Future sales, or the perception of future sales, by us or our existing stockholders in the public market following the completion of this offering could cause the market price for our common stock to decline.
The sale of substantial amounts of shares of our common stock in the public market after this offering, or the perception that such sales could occur, including sales by the cornerstone investors, could harm the prevailing market price of shares of our common stock. These sales, or the possibility that these sales may occur, also might make it more difficult for us to sell equity securities in the future at a time and at a price that we deem appropriate.
Upon completion of this offering we will have a total of 166,659,634 shares of our common stock outstanding (or 173,409,634 shares if the underwriters exercise their option to purchase additional shares). Of the outstanding shares, the 45,000,000 shares sold in this offering (or 51,750,000 shares if the underwriters exercise their option to purchase additional shares) will be freely tradable without restriction or further registration under the Securities Act, except that any shares held by our affiliates, as that term is defined under Rule 144 of the Securities Act (“Rule 144”), including our directors, executive officers, and other affiliates, may be sold only in compliance with the limitations described in “Shares eligible for future sale.”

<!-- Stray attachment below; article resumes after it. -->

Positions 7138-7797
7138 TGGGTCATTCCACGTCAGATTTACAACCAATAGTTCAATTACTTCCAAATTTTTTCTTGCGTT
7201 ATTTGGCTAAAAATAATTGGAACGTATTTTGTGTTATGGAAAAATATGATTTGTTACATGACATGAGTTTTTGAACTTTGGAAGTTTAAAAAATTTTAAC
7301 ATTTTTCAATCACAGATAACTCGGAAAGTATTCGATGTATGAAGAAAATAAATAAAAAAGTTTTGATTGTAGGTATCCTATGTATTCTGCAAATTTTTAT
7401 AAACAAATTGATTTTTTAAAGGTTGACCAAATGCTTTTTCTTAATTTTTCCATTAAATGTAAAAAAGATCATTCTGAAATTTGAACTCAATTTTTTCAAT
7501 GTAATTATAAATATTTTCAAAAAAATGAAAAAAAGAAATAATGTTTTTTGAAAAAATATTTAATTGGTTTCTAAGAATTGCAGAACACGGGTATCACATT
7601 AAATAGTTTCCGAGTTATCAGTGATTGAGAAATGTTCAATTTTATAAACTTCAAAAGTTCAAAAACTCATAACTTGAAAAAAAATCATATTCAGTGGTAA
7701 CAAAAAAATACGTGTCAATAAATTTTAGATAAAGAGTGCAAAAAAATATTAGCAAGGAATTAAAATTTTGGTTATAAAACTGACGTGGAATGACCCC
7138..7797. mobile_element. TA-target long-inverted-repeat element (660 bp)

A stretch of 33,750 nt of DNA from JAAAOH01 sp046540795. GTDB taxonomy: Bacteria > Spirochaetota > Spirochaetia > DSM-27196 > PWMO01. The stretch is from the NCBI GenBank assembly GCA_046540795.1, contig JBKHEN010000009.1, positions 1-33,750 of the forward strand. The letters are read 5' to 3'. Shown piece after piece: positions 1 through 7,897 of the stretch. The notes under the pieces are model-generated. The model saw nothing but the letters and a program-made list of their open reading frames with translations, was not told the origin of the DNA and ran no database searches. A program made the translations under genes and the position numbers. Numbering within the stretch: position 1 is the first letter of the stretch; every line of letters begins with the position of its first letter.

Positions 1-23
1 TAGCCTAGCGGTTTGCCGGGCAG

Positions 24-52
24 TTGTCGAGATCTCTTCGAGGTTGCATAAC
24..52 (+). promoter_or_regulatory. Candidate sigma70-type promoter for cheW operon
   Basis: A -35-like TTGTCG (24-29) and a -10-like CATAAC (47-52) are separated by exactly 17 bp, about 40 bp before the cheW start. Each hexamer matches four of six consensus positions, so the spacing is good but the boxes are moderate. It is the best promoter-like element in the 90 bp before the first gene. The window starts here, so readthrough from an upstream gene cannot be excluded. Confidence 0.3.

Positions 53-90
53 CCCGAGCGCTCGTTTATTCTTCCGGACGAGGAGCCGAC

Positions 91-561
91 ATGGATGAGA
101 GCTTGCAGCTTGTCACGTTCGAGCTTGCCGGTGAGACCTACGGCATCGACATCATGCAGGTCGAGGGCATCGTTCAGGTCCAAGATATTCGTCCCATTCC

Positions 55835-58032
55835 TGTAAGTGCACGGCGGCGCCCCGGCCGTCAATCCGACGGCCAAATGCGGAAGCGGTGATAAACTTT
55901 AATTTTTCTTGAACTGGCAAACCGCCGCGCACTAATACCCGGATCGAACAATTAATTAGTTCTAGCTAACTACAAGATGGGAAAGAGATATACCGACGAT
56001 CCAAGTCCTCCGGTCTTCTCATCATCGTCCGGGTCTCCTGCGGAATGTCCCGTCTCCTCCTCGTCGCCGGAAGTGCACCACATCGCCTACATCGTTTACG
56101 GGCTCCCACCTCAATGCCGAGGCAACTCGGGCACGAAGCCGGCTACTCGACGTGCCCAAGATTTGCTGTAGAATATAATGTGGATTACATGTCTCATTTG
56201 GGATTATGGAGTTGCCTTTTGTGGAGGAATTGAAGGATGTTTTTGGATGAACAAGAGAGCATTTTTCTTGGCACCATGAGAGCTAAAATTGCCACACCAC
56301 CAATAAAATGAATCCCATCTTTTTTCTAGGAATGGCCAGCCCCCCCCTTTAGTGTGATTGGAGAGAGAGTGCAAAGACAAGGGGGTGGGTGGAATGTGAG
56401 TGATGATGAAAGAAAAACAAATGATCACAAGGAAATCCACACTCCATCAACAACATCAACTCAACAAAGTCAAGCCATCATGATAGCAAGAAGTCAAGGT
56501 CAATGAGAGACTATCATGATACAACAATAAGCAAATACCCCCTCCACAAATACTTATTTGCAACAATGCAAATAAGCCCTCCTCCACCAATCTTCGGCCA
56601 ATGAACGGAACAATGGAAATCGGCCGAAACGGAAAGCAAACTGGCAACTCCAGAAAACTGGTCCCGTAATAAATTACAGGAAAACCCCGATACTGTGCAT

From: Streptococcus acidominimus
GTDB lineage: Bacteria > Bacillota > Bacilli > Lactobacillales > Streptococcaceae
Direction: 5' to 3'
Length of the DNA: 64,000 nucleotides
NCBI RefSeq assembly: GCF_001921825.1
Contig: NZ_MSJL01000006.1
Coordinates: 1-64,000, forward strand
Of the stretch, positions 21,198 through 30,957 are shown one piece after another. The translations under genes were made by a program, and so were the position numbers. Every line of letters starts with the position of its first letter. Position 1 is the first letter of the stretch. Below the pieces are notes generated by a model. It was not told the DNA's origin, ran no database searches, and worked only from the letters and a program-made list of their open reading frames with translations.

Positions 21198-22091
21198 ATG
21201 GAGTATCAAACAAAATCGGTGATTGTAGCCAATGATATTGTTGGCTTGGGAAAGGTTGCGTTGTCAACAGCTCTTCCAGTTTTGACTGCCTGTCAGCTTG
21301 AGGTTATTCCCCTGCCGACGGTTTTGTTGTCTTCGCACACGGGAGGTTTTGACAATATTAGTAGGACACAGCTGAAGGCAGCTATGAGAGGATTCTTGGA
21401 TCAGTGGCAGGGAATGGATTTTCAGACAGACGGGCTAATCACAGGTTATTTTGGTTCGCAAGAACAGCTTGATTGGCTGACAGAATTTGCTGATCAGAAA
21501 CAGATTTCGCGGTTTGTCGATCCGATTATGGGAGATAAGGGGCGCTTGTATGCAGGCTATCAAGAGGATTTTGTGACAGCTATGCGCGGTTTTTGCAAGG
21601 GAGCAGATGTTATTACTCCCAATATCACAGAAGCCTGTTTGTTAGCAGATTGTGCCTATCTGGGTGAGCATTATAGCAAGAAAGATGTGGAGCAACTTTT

The remaining outstanding 121,659,634 shares of common stock held by our existing stockholders after this offering will be subject to certain restrictions on resale. We, our executive officers, directors, and our significant stockholders, including the Institutional Investors, will sign lock-up agreements with the underwriters that will, subject to certain customary exceptions, restrict the sale of the shares of our common stock and certain other securities held by them for 180 days following the date of this prospectus. The representatives of the underwriters may, in their sole discretion and at any time without notice, release all or any portion of the shares or securities subject to any such lock-up agreements. See “Underwriting” for a description of these lock-up agreements. In addition, all stockholders who are party to the Stockholders Agreement are also subject to certain lock-up provisions during such 180-day period.